I’m not suggesting a perfectly organized life from your desk to your junk drawer. That would be over-the-top. I’m suggesting that you know when the clutter is out of control, when it’s distracting, when you can’t find anything, or when it’s an eyesore for you. That kind of clutter has a way of creeping from the outside into your inner world, and causing disruptive static when you try to tune into your inner voice. 

After I organize or clean-up something that has been bugging me, I feel more at peace and ready to dive into projects with my full, wholehearted attention. 

Explore…

Take a baby step. For 15 minutes, organize or clean-up something. For example, separate everything from a pile based on whatever makes sense to you such as, making a separate stack for each room, file, or container and then putting it all away. 

Write in your journal or visually represent your thoughts to these prompts:

These 5 words describe how I feel about the notion of organizing or cleaning...

While I was cleaning/organizing, I felt...

Now that I'm finished, I feel...

Writing Wildly

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“When you change the way you look at things, the things you look at change.” Wayne Dyer

This exercise was inspired by Natalie Goldberg’s book called Wild Mind. I do it when I’m befuddled, off-center, or out of touch with my inner self.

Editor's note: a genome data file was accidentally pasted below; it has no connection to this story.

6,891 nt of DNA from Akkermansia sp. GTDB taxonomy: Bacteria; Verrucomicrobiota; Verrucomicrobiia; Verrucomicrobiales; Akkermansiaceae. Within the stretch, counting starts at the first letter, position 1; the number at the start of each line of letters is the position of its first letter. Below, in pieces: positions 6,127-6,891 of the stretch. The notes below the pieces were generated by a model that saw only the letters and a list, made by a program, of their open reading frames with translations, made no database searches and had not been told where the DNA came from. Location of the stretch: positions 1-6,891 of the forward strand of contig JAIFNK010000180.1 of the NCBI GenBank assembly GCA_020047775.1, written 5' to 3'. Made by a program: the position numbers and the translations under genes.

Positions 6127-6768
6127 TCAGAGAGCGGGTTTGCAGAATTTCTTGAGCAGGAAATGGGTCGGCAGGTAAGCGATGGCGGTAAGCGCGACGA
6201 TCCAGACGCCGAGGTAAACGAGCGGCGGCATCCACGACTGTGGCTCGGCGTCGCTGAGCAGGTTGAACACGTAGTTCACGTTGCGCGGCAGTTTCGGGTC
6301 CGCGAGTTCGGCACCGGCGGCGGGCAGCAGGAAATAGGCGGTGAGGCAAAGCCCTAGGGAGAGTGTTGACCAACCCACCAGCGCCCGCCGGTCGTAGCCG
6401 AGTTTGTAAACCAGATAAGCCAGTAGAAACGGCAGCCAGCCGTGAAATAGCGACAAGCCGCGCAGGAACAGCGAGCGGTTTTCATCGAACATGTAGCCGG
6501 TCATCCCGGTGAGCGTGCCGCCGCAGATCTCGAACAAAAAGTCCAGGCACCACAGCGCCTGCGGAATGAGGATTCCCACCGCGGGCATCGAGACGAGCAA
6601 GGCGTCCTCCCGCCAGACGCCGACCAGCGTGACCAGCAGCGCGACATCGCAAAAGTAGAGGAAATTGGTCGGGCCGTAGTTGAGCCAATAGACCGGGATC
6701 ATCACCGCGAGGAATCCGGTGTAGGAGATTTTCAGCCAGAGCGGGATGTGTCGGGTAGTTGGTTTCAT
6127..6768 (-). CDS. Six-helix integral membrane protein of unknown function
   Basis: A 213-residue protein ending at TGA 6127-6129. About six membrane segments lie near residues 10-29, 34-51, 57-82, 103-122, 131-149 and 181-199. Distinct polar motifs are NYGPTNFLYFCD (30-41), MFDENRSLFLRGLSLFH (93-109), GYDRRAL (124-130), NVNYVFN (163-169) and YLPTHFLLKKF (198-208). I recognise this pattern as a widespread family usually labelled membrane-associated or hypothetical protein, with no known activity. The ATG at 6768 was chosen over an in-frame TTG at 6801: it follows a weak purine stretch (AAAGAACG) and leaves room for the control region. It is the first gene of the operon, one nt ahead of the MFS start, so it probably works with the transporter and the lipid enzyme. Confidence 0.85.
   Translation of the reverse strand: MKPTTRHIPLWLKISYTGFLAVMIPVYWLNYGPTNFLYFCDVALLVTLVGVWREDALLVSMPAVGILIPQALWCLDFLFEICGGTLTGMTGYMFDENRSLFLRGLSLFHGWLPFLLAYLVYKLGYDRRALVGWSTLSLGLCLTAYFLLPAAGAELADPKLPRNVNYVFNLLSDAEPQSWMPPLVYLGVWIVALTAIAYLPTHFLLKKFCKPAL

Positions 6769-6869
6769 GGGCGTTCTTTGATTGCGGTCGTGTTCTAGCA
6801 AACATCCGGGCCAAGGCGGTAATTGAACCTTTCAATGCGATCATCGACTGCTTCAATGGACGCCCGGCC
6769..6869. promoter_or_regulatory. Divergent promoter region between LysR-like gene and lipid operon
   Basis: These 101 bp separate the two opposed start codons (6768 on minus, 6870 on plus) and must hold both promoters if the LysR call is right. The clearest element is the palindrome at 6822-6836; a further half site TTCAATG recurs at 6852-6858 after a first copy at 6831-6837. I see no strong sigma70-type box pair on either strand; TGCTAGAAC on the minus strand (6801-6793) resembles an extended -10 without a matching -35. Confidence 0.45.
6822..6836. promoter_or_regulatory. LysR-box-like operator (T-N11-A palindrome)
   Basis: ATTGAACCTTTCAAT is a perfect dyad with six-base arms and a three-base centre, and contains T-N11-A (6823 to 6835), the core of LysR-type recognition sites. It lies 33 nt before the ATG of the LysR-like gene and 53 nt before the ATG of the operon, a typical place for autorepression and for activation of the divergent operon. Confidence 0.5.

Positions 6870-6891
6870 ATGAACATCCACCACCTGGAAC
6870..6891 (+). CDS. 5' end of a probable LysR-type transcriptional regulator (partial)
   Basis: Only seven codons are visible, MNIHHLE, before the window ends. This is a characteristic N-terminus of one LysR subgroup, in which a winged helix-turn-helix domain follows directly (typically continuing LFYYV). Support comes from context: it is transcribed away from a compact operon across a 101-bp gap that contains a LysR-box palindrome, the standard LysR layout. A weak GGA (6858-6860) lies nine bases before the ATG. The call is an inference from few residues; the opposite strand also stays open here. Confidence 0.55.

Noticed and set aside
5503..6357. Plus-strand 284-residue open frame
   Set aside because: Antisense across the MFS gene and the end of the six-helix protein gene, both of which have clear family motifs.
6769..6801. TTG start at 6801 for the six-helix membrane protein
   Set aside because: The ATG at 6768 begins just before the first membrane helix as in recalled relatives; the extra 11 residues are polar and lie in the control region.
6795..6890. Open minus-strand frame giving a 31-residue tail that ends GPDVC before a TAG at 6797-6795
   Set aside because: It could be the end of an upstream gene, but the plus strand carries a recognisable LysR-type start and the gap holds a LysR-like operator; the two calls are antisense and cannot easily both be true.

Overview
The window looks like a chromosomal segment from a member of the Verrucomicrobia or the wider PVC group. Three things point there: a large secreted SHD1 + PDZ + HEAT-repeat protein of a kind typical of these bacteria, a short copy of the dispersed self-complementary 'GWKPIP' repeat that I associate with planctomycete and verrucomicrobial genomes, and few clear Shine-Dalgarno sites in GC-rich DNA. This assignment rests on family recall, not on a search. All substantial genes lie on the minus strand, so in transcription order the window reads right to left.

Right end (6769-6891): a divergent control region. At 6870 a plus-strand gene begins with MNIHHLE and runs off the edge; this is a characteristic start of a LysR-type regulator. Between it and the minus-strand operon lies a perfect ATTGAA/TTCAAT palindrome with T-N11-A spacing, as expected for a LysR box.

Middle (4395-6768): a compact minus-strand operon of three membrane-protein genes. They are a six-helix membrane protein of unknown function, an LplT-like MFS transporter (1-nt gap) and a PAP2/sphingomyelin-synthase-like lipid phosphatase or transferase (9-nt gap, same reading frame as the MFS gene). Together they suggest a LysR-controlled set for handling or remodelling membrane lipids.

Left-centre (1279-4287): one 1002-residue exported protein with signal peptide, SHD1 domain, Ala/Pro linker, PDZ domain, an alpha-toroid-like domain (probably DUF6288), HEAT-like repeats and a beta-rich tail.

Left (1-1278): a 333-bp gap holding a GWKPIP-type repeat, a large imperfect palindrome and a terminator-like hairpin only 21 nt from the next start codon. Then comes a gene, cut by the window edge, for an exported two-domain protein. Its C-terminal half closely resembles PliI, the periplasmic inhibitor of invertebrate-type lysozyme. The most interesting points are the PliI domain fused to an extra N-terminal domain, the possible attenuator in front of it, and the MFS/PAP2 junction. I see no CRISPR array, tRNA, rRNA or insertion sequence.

It will take you precisely 20 minutes. It will allow you to bypass your mind’s critical voice in order to unearth the underlying thoughts and feelings at the root of your befuddlement. 

Experiment with this process and notice what comes up for you. Approach it with the attitude of freely writing whatever comes into your mind and know you always have the option of destroying what you write.

I’m always surprised by what I write. Always. This is how I think of it. This process taps into my unconscious mind, which is similar to a computer’s operating system and provides a platform for my conscious mind to operate. Understanding more about the motivation, thoughts, assumptions, and feelings of my unconscious mind helps me understand why I’m doing what I’m doing at a conscious level. 

Dive in...

Sit quietly with a notebook and pen or pencil and follow these specific rules: 

1) Write for 10 minutes based on a writing prompt such as, “I remember” or “I know.” After you finish, write from the opposite perspective. Write for 10 minutes using a prompt such as, “I don’t remember” or “I don’t know.” 

2) Do not stop writing. Do not stop moving your pen or pencil. If you don’t know what to write, write, “I don’t know what to write,” as long as it takes, until something more comes. 

3) Go for the jugular: No editing or making it sound nice. You can destroy it after you’re finished. 

4) Don’t think, only write. 

5)Write based on a specific question or situation, or based on nothing specific.

What surprised you? What did you learn? Has your perception of the situation changed?